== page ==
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Today's Stichomancy for Madonna

The first excerpt represents the element of Air. It speaks of mental influences and the process of thought, and is drawn from Commentary on the Epistle to the Galatians by Martin Luther:

person. We do not mean to imply that the Law is bad. We do not condemn the Law, circumcision, etc., for their failure to justify us. Paul spoke disparagingly of these ordinances, because the false apostles asserted that mankind is saved by them without faith. Paul could not let this assertion stand, for without faith all things are deadly.

VERSE 16. Knowing that a man is not justified by the works of the law, but by the faith of Jesus Christ.

For the sake of argument let us suppose that you could fulfill the Law in the spirit of the first commandment of God: "Thou shalt love the Lord, thy God, with all thy heart." It would do you no good. A person simply is not justified by the works of the Law.

The second excerpt represents the element of Fire. It speaks of emotional influences and base passions, and is drawn from Gobseck by Honore de Balzac:

Camille suddenly rose to go.

"She loves him," Derville thought.

Since that evening, Camille had been unwontedly attentive to the attorney, who approved of her liking for Ernest de Restaud. Hitherto, although she knew well that her family lay under great obligations to Derville, she had felt respect rather than real friendship for him, their relation was more a matter of politeness than of warmth of feeling; and by her manner, and by the tones of her voice, she had always made him sensible of the distance which socially lay between them. Gratitude is a charge upon the inheritance which the second generation is apt to repudiate.


Gobseck
The third excerpt represents the element of Water. It speaks of pure spiritual influences and feelings of love, and is drawn from Child of Storm by H. Rider Haggard:

your words," and he chuckled in a drowsy fashion. "I propose that the marriage should take place to-morrow. Now, my daughter, have you anything to say? For if so, please say it at once, as I am tired. The eternal wranglings between your brethren, Cetewayo and Umbelazi, have worn me out."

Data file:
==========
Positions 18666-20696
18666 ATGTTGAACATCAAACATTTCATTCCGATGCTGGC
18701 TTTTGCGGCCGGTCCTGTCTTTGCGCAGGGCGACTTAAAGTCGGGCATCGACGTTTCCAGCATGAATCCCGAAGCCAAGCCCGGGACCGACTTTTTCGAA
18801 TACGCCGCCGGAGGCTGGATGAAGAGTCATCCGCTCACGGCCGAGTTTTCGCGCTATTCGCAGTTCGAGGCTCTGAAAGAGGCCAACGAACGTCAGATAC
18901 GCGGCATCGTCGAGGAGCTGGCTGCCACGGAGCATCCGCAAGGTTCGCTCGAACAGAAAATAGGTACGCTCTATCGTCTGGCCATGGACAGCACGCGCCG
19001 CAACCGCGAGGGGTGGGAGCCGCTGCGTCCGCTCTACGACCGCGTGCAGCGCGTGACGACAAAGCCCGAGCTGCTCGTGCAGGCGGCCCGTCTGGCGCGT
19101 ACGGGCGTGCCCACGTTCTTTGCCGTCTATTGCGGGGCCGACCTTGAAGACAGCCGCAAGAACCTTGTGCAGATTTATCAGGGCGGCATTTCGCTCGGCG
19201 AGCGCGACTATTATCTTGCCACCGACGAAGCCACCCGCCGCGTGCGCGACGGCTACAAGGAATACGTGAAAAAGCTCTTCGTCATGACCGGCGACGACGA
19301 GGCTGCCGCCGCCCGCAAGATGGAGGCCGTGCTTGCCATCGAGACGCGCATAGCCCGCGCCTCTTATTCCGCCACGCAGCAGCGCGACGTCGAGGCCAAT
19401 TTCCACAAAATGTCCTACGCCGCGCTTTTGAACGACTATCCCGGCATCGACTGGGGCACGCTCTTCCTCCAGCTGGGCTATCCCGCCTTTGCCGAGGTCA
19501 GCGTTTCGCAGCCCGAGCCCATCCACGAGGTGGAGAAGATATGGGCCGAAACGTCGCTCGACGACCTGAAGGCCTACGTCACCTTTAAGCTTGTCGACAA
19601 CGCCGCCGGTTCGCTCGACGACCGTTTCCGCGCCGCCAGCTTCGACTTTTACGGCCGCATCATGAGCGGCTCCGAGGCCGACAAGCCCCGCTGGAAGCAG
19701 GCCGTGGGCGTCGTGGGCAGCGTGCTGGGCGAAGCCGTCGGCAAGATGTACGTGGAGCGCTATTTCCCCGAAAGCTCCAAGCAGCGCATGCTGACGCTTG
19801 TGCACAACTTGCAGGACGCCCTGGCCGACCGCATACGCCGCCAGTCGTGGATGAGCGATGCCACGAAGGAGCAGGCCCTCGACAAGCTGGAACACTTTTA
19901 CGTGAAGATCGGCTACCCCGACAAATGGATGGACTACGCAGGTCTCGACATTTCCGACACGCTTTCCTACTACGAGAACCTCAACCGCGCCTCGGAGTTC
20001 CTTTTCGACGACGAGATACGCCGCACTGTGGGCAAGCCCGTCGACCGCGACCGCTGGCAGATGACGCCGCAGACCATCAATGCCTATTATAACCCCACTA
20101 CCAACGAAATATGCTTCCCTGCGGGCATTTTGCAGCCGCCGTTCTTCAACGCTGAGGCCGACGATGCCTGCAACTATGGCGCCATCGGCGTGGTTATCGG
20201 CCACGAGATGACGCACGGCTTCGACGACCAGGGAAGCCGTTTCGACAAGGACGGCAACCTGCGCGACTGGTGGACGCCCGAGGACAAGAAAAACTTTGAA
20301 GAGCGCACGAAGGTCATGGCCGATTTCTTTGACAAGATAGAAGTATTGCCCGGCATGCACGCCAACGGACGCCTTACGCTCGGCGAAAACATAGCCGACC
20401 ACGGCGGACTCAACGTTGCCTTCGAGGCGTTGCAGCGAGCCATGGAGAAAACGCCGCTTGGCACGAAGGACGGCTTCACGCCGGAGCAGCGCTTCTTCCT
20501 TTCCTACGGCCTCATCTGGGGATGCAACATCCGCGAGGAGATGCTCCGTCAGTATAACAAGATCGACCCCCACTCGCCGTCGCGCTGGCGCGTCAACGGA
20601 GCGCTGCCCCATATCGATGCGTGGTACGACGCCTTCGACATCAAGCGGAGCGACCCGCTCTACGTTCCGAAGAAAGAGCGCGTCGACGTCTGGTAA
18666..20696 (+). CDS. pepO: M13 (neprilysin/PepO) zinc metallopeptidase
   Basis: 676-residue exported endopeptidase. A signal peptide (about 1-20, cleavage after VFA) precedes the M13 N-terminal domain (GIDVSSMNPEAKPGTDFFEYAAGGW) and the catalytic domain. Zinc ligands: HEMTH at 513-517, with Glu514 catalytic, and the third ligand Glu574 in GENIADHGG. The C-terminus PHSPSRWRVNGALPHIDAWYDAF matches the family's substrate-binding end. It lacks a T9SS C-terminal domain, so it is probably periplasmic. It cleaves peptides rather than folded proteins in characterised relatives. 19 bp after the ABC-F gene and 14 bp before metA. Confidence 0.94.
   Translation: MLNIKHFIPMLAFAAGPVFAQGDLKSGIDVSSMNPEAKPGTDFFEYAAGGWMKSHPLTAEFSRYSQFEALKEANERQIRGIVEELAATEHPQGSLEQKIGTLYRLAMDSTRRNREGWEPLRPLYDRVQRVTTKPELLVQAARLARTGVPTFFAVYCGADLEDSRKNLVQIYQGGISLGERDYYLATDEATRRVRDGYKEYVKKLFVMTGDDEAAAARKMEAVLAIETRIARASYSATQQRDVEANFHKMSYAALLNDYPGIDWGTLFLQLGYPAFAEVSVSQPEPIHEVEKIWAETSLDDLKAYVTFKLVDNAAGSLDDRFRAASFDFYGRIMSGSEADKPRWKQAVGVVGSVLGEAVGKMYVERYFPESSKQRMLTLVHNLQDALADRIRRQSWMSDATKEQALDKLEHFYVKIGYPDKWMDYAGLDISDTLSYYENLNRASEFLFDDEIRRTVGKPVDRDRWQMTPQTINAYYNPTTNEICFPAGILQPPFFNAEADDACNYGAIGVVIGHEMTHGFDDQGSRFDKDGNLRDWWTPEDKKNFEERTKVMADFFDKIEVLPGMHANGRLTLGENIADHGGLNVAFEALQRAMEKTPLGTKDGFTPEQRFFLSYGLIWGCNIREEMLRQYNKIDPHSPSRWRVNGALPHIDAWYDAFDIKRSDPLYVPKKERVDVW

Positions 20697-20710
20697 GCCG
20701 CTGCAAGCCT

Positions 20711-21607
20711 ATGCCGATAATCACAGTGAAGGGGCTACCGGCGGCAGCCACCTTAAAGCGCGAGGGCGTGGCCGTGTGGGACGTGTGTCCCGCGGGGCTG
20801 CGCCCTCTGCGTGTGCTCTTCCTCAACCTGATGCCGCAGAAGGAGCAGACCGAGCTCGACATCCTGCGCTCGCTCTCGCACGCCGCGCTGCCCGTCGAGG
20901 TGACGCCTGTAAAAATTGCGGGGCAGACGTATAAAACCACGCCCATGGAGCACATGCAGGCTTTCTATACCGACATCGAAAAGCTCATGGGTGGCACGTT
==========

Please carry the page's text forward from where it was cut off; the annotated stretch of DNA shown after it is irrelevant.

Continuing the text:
Now Nandie looked about her in her open, honest fashion, her gaze resting first on Saduko, then on Umbelazi, and lastly upon me.

"My Father," she said at length, in her soft, steady voice, "tell me, I beseech you, who proposes this marriage? Is it the Chief Saduko, is it the Prince Umbelazi, or is it the white lord whose true name I do not know, but who is called Macumazahn, Watcher-by-Night?"


Child of Storm
The fourth excerpt represents the element of Earth. It speaks of physical influences and the impact of the unseen on the visible world, and is drawn from House of Seven Gables by Nathaniel Hawthorne:

"Talk sense, Hepzibah, for Heaven's sake!" exclaimed the Judge, with the impatience natural to a reasonable man, on hearing anything so utterly absurd as the above, in a discussion about matters of business. "I have told you my determination. I am not apt to change. Clifford must give up his secret, or take the consequences. And let him decide quickly; for I have several affairs to attend to this morning, and an important dinner engagement with some political friends."

"Clifford has no secret!" answered Hepzibah. "And God will not let you do the thing you meditate!"

"We shall see," said the unmoved Judge. "Meanwhile, choose whether


House of Seven Gables